TAMPA — His news conference was scheduled to begin Tuesday at high noon and DeSean Jackson was nowhere to be found. The Bucs newest receiver is cooperative but hard to pin down. Whereabouts unknown. With 30 seconds to spare, he seemingly popped out of nowhere and asked the media relations representative if she was worried?
"I told you I'd be here," Jackson said.
Jackson has had a knack for showing up in the big moments. Which brings us to Thursday's game against the defending Super Bowl champion New England Patriots. If ever the Bucs needed their big free agent signing to pay off, it's in this game.
The 2-2 Patriots and Tom Brady have an explosive offense that averages 32.3 points. Their defense is in shambles, allowing an average of 32 points and big passing plays.
"It's going to be a big game, a huge game," Jackson said. "Obviously, they're coming off a loss (against Carolina). They're coming in here Super Bowl champions, it's going to be a highly anticipated game.
"I definitely like to arise in these occasions where the spotlight is on —Monday night, Thursday night, Sunday night — everyone's watching. So you get an opportunity to go out there and show the world what we're about."
Jackson hasn't disappeared from the Bucs offense, but his connection with Jameis Winston grows faint.
Of the 20 passes thrown to Jackson, including some that were caught, four were behind him, two were short, two were overthrown, two were the result of bad protection. One was caught out of bounds, one was a throwaway, one was high, yet another was a terrible read.
That doesn't include the failed two-point conversion attempt pass thrown so far behind a wide open Jackson that he came to the sideline, slammed his helmet near the bench and ripped off both gloves, spiking them to the ground.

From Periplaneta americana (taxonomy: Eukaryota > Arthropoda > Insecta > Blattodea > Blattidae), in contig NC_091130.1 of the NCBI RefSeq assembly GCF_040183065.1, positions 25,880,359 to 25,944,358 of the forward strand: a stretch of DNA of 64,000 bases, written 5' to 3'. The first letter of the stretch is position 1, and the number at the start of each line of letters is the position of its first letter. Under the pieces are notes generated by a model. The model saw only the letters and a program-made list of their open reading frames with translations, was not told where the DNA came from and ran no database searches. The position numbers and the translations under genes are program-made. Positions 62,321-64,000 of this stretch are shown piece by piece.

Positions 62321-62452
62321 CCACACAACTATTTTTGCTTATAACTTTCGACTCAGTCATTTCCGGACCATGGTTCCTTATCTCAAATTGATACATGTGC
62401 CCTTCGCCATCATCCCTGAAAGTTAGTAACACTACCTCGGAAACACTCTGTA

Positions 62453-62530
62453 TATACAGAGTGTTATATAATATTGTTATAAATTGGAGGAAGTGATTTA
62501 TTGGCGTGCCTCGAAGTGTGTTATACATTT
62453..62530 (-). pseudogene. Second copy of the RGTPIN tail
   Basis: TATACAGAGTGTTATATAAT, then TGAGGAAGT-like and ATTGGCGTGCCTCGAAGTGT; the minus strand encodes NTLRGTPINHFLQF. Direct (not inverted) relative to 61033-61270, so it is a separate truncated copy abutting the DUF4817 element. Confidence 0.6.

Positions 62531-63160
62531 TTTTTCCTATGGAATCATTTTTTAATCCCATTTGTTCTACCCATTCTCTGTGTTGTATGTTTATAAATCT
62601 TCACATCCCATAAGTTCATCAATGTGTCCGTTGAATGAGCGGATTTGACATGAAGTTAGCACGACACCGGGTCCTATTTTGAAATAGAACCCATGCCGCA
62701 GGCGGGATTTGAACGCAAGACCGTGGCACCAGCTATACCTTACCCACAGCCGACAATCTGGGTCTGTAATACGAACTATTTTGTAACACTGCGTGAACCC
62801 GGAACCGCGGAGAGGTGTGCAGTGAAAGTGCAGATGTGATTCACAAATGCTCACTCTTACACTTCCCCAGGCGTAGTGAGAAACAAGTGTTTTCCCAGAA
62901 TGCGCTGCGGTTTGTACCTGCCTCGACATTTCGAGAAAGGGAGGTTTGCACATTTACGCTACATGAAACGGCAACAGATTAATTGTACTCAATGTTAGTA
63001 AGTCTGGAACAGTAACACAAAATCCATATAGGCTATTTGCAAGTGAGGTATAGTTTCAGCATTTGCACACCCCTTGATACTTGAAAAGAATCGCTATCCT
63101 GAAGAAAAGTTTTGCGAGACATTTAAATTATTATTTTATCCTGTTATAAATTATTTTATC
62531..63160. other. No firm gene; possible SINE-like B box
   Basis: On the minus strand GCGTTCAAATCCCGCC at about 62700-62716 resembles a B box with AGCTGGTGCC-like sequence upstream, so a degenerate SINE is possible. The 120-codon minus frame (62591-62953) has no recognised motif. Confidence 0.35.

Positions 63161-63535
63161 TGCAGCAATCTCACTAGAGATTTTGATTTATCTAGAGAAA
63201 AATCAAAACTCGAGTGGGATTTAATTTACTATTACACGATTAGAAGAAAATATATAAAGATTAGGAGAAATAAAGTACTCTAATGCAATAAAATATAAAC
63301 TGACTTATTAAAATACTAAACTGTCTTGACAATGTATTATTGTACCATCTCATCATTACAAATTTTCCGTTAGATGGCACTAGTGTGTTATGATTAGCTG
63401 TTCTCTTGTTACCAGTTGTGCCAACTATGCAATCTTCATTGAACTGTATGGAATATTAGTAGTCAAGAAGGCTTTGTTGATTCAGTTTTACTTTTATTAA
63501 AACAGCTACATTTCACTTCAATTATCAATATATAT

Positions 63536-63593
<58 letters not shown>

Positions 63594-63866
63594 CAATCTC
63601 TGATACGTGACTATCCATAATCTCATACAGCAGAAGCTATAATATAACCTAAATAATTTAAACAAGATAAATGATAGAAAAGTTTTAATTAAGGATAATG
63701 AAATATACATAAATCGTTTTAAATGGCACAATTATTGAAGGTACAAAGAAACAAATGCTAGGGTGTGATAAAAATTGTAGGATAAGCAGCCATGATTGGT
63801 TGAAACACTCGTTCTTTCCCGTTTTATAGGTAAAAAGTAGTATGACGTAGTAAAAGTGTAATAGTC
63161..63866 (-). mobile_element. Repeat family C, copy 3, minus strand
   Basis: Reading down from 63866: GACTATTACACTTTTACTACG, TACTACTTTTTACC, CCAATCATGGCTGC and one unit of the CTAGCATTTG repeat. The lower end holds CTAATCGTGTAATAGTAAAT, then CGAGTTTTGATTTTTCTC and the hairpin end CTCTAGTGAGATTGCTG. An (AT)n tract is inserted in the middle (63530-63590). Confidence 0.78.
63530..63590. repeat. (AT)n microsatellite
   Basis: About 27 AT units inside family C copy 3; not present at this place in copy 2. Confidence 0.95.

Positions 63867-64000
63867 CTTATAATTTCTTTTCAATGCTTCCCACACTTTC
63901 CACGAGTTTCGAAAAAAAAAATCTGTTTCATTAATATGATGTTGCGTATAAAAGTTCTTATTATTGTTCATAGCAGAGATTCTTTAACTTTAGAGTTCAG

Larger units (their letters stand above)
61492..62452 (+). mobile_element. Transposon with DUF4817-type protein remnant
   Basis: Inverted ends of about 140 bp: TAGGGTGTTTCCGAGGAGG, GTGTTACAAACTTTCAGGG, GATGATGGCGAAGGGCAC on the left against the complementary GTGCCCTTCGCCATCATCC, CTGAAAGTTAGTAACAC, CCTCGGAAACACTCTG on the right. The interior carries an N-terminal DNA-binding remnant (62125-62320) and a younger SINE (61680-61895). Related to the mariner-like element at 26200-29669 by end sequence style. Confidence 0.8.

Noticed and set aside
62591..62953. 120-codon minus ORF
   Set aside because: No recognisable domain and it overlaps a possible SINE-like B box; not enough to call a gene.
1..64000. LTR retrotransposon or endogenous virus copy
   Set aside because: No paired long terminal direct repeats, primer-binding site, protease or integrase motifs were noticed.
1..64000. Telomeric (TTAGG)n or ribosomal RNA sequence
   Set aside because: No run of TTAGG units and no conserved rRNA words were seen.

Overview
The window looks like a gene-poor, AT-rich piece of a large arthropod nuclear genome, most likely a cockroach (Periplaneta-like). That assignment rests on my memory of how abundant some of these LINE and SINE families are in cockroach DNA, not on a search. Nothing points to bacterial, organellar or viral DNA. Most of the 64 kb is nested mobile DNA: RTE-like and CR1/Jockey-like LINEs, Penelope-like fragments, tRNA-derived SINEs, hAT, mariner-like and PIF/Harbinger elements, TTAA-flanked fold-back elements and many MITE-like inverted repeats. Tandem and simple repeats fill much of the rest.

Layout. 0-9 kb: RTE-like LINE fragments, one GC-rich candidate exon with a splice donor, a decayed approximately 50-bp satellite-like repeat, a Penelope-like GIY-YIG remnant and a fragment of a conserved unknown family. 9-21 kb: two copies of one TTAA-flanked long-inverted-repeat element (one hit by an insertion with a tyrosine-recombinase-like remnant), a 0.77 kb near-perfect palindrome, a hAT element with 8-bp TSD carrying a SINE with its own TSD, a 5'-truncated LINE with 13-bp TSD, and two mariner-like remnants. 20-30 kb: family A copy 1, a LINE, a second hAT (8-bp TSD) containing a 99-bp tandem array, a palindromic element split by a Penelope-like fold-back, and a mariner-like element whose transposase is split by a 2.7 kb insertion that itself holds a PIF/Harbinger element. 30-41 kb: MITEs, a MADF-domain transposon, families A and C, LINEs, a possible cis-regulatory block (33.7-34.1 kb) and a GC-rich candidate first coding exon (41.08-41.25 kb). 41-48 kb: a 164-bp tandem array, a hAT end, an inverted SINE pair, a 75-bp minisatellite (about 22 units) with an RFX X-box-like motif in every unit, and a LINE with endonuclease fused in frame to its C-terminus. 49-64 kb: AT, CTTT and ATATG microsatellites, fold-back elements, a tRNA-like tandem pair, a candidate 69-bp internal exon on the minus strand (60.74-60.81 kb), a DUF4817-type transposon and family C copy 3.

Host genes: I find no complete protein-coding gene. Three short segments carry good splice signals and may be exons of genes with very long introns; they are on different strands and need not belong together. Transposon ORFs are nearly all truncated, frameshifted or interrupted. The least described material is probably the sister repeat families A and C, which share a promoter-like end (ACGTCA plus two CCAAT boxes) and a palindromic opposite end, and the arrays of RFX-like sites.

Jackson has caught nine of those 20 targets, a 45 percent catch rate that is the NFL's fifth-worst in the league among qualifying receivers. It's the fewest receptions he has had in the first three games in any season except for 2015, when he injured his hamstring in the opener against Miami.
Jackson has 143 yards receiving and one touchdown with a long of 32 yards.
On passes of 15 yards or more, Winston is just 3 of 11 (27.3 percent) when targeting Jackson.
Winston is just more comfortable with the guys he has thrown to the past two seasons. Mike Evans (19 receptions, 227 yards), Adam Humphries (14 for 156) and tight end Cameron Brate (10 for 137) all have more catches than Jackson, who signed a three-year, $30.5-million contact in March.
Jackson's career is punctuated with prime-time plays. In his first NFL game in Philadelphia, he had a 47-yard reception and 60-yard punt return. The single-best game of his career came on Monday Night Football in 2009 when he caught six passes for a career-high 178 yards and a TD while returning a punt 72 yards for another score.
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Who's at fault for Jackson's slow start? The easy answer is that Winston, at 23, is not a polished passer. He has never thrown to a receiver with Jackson's speed.
It's important to remember Jackson has never been a high-volume receiver. He averages about 55 receptions in nine seasons. Big plays are his thing. His career average is 17.7 yards per catch.
No defense has given up more big plays this season that the Patriots. They have allowed 60 more yards per game than any team in the NFL.
Winston has taken much of the responsibility for the Bucs' failure to get Jackson the football more.
"He's a big-time player and he makes big-time plays in big-time moments. I'm patiently waiting," Winston said. "I'm definitely looking forward to the next opportunity I have to get him the ball down field because that's going to be special."
Some of the blame goes to the play-caller, coach Dirk Koetter says. Most of the time, the opposing defense dictates where the football goes. But Koetter, who calls plays for the Bucs, needs to make a bigger effort to get Jackson involved earlier. Against the Giants, Jackson wasn't targeted until 12:04 left in the second quarter.
"It's all of us,'' offensive coordinator/receivers coach Todd Monken said. "It doesn't matter what position, but there is only one ball. I told the guys, 'There's only one ball.' When you've got multiple skill players that are capable of making plays usually someone is being pulled to the podium and someone is upset.
"DeSean is a really good football player and we do everything we can with all of our players to put them in a position to be successful. We've just got to continue to work at."
Contact Rick Stroud at firstname.lastname@example.org. Follow @NFLStroud